More than any interview of a physicist of my generation, last Friday's NPR Science Friday Interview with Cal Tech Physicist Sean Carroll created a mystique for the life of a theoretical scientist. It happened in one moment, which was just marginally different from the common job description of a theoretical scientist. Ira Flotow asked Carroll if he spent his time thinking up these big ideas about time, which is what his new book "From Eternity to Here" (http://www.amazon.com/Eternity-Here-Quest-Ultimate-Theory/dp/0525951334/lecturenotesonge) describes to a general audience. He said that is his job. He goes to the wine bar with a pencil and paper, and thinks of new ways to visualize time and space, and new equations to put the puzzle together. He also said that he was lucky that he worked in such a dynamic field where he could discuss his ideas with colleagues, who we get the impression are his friends. In that moment he managed to elevate the image of a gen x physicist in Pasadena, to lost generation poets in Paris. This is a needed transformation of the imagination. Scientists of my generation and younger have been caught in a historic limbo where social and solitary explorations of the mind have been replaced in large part by social and solitary explorations on-line. We think that science happens only because of computing power, our information gathering resources, and our mass connectivity, while all the while admiring with nostalgia the thought experiments of Einstein, the Eagle Pub of Watson and Crick, or long walks through Copenhagen parks. My favorite book of 2009 was Steven Johnson's, "Invention of Air" (http://www.amazon.com/Invention-Air-Science-Revolution-America/dp/B0031MA7UW/ref=sr_1_1?ie=UTF8&s=books&qid=1265357899&sr=1-1) which not only told of the contribution of Joseph Priestley, but about how coffee bar culture in London led to many of the most important ideas in English science.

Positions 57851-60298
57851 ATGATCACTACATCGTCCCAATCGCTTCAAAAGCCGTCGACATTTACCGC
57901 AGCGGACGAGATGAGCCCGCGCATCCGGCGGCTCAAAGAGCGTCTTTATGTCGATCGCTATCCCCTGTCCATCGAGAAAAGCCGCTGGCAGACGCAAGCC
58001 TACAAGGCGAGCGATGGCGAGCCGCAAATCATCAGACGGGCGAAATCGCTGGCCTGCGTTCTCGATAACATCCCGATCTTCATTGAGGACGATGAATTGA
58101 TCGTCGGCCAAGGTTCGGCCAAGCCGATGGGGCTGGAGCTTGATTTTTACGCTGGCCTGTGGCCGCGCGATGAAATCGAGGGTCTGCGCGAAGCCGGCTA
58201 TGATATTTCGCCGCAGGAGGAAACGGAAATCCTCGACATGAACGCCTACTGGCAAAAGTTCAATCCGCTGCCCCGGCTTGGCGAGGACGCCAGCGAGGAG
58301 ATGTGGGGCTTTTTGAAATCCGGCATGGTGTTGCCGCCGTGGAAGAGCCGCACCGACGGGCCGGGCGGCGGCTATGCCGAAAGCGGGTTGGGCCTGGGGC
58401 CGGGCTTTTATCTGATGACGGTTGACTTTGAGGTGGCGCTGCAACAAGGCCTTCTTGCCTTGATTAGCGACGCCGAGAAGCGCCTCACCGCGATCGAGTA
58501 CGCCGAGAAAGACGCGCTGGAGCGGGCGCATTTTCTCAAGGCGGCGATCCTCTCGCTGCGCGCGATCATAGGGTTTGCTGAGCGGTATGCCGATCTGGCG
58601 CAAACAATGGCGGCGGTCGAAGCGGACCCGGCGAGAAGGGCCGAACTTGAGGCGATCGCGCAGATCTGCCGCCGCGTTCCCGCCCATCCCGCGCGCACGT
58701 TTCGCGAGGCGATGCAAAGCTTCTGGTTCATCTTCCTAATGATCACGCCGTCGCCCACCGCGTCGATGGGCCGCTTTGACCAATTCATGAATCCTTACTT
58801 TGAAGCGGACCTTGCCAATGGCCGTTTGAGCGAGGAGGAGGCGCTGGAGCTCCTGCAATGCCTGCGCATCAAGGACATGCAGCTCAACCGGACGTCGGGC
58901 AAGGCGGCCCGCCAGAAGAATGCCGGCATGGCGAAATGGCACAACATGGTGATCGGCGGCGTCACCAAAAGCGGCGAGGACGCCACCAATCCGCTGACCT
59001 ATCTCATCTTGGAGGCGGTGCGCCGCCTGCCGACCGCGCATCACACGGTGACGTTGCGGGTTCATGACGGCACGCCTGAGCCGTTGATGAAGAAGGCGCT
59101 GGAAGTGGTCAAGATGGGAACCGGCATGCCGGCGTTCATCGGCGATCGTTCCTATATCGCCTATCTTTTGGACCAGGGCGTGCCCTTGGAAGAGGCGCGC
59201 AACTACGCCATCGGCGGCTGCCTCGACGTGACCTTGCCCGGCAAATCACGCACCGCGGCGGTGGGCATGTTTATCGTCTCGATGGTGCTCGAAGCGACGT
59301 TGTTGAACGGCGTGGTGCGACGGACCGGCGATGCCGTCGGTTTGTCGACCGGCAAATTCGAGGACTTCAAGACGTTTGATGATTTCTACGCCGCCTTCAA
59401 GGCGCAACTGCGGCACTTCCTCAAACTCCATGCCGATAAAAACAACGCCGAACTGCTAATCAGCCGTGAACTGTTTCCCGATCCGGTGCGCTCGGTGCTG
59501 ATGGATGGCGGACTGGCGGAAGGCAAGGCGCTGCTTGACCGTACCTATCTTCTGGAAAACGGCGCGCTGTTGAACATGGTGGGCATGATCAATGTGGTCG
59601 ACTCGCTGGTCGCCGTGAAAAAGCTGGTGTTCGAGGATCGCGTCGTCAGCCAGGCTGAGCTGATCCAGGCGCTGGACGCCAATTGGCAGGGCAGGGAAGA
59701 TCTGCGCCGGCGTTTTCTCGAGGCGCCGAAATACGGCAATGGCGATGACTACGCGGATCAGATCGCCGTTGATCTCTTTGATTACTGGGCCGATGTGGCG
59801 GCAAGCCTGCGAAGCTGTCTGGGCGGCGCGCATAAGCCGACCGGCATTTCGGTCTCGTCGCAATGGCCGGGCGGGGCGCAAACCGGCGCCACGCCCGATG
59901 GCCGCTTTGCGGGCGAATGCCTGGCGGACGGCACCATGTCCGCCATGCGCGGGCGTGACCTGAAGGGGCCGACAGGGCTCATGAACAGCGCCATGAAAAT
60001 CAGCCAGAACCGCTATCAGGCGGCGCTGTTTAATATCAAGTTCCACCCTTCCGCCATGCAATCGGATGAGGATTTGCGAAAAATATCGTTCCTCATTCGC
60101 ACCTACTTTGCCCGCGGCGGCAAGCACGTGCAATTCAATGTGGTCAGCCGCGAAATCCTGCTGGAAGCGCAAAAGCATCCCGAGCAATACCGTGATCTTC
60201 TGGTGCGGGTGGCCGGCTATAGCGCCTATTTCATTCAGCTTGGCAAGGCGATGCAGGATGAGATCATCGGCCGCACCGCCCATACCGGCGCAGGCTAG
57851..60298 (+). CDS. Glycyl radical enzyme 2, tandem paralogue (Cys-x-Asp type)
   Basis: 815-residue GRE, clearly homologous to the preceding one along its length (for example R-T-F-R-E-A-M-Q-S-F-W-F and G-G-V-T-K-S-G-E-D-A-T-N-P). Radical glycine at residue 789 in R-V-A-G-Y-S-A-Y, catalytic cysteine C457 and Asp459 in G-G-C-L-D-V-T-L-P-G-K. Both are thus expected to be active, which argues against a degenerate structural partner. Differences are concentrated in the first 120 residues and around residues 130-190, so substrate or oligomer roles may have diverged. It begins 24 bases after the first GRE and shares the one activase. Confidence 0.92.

Over the last year there have been several books about the need for scientists to be better communicators with the public. I like "Don't Be Such a Scientist" by Randy Olson (http://www.amazon.com/Dont-Be-Such-Scientist-Substance/dp/1597265632/ref=sr_1_1?ie=UTF8&s=books&qid=1265357791&sr=1-1) which dealt with this topic, by describing the necessity of scientists to use film, and other multimedia tools to demonstrate ideas to a larger public. What I realize now though is that there is an essential step missing from the picture of going from the lab to the screen. That is the step where we write, draw and eventually talk with each other, not at seminars, but at wine bars. A Greek symposium was a long night of drinking and discussing. A college symposium usually takes place in a classroom during the day and is much shorter, but for some reason I think I would be much more likely to sleep in that daytime class than drunk on Plato's sofa. While poets and philosophers have searched for ways to explain the human condition, scientists are exploring ways to understand nature in its entirety. Friendship, debate and Pinot Noir are welcome companions in this pursuit.